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ILO creates infrastructure jobs in earthquake-hit Syrian city

An employment-intensive project creates decent jobs for community members affected by the earthquakes in the Syrian city of Aleppo, while rehabilitating infrastructure in damaged neighbourhoods.

News | 12 May 2023
Aleppo, Syria (ILO News) The ILO has begun activities to restore safety and health in neighbourhoods in the Syrian city of Aleppo, parts of which were severely damaged by the February earthquakes that struck Türkiye and Syria.

Around 5,200 worker days will be generated through this scheme, providing 100 skilled and low-skilled workers, safety workers and group leaders with immediate short-term decent jobs, using ILO’s employment-intensive approach.

Workers are now engaged in community infrastructure works including debris removal, repair works of water sewage and water network points, as well as rehabilitation of pedestrian walkways.

The approach is part of ILO’s emergency employment scheme, which is being implemented with the Italian NGO Cooperazione Internazionale (COOPI) in close collaboration with local partners. It targets the neighbourhoods of al-Saliheen and al-Fardos, which were severally damaged by the earthquakes.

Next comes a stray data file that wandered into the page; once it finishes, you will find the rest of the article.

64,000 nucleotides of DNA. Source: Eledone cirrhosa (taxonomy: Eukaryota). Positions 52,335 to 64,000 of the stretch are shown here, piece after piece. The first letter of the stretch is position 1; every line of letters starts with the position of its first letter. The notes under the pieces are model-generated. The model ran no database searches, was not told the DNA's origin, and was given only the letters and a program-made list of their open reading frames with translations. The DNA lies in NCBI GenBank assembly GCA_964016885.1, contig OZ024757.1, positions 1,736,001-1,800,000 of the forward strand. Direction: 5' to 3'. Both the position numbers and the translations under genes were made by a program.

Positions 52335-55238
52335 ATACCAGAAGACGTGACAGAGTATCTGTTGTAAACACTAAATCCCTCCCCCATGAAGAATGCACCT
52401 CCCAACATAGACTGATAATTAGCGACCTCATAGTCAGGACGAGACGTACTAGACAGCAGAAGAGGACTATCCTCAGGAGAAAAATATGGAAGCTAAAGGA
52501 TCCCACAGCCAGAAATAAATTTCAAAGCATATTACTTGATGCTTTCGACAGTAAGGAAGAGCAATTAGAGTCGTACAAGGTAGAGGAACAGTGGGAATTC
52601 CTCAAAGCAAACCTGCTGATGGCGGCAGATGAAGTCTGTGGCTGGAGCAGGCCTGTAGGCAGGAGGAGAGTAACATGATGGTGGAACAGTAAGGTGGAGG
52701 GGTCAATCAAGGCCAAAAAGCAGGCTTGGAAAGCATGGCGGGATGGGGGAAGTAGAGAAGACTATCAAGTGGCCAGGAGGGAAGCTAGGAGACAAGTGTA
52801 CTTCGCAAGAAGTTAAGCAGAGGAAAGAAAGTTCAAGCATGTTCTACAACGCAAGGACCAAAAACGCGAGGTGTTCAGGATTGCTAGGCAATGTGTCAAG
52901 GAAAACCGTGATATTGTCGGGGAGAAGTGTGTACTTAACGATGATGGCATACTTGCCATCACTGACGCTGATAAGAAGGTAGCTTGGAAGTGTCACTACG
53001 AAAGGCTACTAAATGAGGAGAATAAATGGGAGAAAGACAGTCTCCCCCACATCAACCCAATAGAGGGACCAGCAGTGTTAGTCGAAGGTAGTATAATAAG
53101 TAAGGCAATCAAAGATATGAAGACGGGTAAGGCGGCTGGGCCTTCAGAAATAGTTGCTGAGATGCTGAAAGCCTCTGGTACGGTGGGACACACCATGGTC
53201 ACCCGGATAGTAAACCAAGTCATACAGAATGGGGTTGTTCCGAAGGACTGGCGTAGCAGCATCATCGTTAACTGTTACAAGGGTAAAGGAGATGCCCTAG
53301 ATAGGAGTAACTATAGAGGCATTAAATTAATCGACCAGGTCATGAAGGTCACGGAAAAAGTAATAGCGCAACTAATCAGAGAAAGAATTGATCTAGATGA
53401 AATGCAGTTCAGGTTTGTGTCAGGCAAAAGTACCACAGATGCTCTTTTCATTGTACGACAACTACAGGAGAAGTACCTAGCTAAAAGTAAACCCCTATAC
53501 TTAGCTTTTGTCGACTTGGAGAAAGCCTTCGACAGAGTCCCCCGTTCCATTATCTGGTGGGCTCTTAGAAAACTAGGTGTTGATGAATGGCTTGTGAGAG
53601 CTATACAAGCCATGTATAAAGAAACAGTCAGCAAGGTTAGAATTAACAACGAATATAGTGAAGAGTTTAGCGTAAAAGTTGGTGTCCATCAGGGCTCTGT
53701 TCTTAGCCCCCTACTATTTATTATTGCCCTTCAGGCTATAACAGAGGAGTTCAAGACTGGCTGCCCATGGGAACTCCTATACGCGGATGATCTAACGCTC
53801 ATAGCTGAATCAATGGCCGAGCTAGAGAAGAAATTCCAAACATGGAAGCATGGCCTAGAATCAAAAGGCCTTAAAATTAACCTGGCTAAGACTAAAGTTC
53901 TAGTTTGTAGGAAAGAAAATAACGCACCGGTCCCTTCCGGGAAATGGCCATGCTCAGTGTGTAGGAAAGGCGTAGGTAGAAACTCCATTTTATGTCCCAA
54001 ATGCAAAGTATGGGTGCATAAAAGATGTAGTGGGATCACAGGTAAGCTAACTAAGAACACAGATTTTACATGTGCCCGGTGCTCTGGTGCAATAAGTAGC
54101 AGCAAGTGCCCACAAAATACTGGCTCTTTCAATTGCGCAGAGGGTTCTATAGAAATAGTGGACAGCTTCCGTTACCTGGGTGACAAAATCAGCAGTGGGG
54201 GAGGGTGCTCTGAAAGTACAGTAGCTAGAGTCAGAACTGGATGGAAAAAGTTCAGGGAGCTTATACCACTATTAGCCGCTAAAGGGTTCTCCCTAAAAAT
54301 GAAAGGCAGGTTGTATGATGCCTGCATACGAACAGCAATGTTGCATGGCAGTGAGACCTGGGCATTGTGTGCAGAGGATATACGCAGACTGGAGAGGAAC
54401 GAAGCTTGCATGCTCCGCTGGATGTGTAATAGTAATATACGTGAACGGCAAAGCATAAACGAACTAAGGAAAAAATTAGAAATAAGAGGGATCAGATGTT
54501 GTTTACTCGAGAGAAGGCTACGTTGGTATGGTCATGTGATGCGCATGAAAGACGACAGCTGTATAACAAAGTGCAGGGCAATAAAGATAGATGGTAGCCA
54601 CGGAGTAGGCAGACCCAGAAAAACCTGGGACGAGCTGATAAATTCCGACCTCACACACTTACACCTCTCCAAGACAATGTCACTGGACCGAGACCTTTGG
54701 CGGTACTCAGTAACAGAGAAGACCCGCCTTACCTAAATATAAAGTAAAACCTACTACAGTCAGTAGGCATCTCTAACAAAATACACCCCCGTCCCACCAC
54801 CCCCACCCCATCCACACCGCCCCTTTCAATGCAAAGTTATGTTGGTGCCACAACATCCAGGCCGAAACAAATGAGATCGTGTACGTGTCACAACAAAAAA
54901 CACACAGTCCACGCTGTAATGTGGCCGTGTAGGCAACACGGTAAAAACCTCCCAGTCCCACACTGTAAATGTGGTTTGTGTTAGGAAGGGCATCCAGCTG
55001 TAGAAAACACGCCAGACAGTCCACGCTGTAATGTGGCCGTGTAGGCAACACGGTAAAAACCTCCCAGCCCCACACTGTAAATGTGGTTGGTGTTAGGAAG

“The start of the community works marks an important milestone for the ILO’s support for earthquake recovery in Syria. We will be scaling up our livelihoods intervention to create more and better jobs for vulnerable people in affected areas, ” said Tomoki Watanabe, ILO Country Coordinator in Syria.

The work follows a series of trainings for engineers on Occupational Safety and on employment-intensive methods in construction works. First aid training and personal protective equipment required to carry out the work were provided to workers.

Employment-intensive approach offers ways to support the livelihoods of people through creating employment to secure immediate income, while rehabilitating infrastructure. It also focuses on building the skills and capacities of individuals and the community to enhance resilience against future shocks and disasters, and pave the way for longer-term decent work promotion.

According to a recent ILO assessment an estimated 170,000 workers in Syria have lost their jobs due to the earthquakes, leaving around 154,000 households and more than 725,000 individuals directly affected.